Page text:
Marcelo Sá (Head of LatAm Utilities at UBS) has released a report assessing the recent sharp drop of spot prices in Brazil. Below we present his analyses and thoughts related to this topic, as well as his considerations about how this is likely to impact companies´ valuation and, consequently, be perceived by investors.
Sharp spot price reduction may not be sustainable
The spot energy price fell this week to the minimum of R$40/MWh from R$233/MWh mainly due to: 1) higher rainfall (ENA) estimates for the S/SE regions, reducing the need for thermal generation; and 2) the start-up of the Xingú-Estreito transmission line (4,000MW), allowing the North region to export more energy to the SE/MW regions.
The spot price model used in 2018 is even more sensitive to changes in rainfall estimates, so if the rainfall outlook changes, there could be another price swing. We have seen big price swings in previous years, normally between May and June (see Figure 9). Although the sharp spot price reduction may not be sustainable, it has affected energy contracts for 2H18, reducing the average price to below R$200/MWh
from around R$260MWh.
Despite the price reduction, CCEE increased its spot price assumption for 2018
On 2 April, CCEE disclosed updated forecasts for the generation shortfall (GSF) and energy prices. CCEE now estimates an average 2018 spot energy price of cR$204/MWh for the Southeast/Midwest sub-markets, above last month’s forecast of cR$183/MWh.
The main reason for the increase is a change in how the Sao Francisco river basin will be represented in the model. Moreover, CCEE maintains its GSF assumption for 2018 of c.13%, below the 20.6% GSF in 2017.
Engie, Copel, AES Tiete and EDB are likely to have long positions in 2018
Anticipating a high GSF again in 2018, gencos such as Engie, Copel, AES Tiete and EDB have increased their volume of uncontracted capacity; therefore, they are likely to have long positions in 2018. Thus, EBITDA could be much higher than in 2017 if GSF is not as high. The short-term outlook of a lower spot energy price in 2018 is positive for highly contracted gencos such as Cesp, which need to buy energy on the spot market,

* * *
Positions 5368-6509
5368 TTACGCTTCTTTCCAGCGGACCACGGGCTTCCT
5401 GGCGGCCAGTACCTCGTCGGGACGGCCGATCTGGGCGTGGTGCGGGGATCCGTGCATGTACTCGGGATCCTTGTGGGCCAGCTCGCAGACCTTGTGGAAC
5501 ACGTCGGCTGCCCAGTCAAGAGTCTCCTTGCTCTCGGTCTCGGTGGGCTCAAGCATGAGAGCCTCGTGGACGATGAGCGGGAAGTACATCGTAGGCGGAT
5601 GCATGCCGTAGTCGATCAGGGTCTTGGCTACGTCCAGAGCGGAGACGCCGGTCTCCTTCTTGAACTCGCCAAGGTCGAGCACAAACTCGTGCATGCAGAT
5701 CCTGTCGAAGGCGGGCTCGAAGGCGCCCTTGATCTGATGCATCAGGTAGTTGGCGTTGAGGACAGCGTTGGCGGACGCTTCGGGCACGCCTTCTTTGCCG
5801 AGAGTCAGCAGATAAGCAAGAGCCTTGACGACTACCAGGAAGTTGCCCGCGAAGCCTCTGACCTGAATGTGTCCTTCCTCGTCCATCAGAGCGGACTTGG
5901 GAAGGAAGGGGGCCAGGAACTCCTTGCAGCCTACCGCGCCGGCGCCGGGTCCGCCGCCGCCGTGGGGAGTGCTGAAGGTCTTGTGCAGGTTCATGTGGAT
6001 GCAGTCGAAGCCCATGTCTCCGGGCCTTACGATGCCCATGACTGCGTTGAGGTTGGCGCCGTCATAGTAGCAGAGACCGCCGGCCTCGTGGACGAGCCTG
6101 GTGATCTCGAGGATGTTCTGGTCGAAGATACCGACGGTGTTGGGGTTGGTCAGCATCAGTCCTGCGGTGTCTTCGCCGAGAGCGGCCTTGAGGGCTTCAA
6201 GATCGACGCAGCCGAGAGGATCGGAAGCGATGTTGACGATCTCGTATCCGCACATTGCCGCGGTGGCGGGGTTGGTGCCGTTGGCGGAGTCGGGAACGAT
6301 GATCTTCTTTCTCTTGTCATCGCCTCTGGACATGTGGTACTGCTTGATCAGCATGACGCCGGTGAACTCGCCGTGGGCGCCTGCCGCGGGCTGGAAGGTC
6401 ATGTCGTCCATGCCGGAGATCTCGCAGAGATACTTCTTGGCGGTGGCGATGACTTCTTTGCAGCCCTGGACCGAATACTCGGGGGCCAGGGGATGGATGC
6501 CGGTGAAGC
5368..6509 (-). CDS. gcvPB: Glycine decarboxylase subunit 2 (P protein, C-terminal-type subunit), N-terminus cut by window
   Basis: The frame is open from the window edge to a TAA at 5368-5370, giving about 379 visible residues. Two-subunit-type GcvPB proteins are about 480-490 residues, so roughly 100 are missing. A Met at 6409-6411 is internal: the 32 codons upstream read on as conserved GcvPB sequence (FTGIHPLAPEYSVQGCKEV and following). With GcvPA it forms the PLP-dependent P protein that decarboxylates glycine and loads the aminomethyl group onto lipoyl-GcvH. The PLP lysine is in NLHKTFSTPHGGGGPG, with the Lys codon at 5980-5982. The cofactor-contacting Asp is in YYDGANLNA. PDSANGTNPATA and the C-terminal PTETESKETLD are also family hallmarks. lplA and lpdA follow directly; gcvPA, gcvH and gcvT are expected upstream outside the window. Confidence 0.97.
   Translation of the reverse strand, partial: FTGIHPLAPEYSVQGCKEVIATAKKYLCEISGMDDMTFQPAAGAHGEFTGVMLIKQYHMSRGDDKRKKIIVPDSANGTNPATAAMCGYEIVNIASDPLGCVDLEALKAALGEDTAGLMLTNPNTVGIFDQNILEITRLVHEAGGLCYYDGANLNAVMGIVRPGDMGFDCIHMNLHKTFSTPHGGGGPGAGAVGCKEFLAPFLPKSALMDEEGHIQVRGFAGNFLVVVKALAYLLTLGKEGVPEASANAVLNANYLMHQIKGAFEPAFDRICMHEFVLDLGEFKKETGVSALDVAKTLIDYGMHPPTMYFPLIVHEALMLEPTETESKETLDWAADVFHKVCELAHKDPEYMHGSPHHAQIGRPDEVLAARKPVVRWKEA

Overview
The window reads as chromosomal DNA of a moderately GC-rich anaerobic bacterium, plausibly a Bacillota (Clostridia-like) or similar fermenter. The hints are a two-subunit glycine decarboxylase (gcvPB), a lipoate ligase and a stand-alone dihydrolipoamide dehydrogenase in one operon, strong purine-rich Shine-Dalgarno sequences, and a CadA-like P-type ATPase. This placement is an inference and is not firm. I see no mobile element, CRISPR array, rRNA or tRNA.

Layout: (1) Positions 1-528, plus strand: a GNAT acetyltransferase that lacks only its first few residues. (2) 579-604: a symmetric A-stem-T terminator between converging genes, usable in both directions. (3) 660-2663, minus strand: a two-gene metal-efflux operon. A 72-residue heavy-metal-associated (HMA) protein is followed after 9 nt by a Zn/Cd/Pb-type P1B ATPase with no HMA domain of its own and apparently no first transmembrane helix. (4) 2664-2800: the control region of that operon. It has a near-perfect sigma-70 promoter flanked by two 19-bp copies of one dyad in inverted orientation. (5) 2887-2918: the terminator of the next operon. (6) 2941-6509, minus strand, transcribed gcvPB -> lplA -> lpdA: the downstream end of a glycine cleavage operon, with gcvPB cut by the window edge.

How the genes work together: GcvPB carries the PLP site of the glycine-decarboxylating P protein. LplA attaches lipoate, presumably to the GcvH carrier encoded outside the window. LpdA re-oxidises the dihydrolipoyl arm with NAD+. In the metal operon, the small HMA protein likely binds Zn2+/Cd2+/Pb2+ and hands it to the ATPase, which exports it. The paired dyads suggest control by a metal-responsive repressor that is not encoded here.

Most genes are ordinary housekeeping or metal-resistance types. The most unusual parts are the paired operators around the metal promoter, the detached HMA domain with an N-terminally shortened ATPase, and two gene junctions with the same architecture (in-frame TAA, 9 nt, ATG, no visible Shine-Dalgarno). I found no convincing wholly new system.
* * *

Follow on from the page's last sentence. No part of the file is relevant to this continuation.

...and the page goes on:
and negative for highly uncontracted ones, such as Copel and AES Tiete, which have to sell energy at lower prices.
A lower spot price could put downward pressure on long-term energy prices In our 16 January sector note, we reduced our long-term price assumption to R$150/MWh from R$175/MWh on the back of a lower-than-anticipated marginal cost of expansion and lower long-term price expectations, as per Dcide and Comerc.
In ourview, long-term energy prices will fall even more if the spot price remains low for longer. We reiterate our negative view on gencos, as we see downside potential to consensus estimates, given a worse outlook for energy prices.
GSF estimate: CCEE 2018 GSF forecast remained flat at 13.0% vs. 13.1% in the previous month. Given MRE energy allocation in 2018, GSF is likely to hurt results in 2H18.
See Report provided by UBS: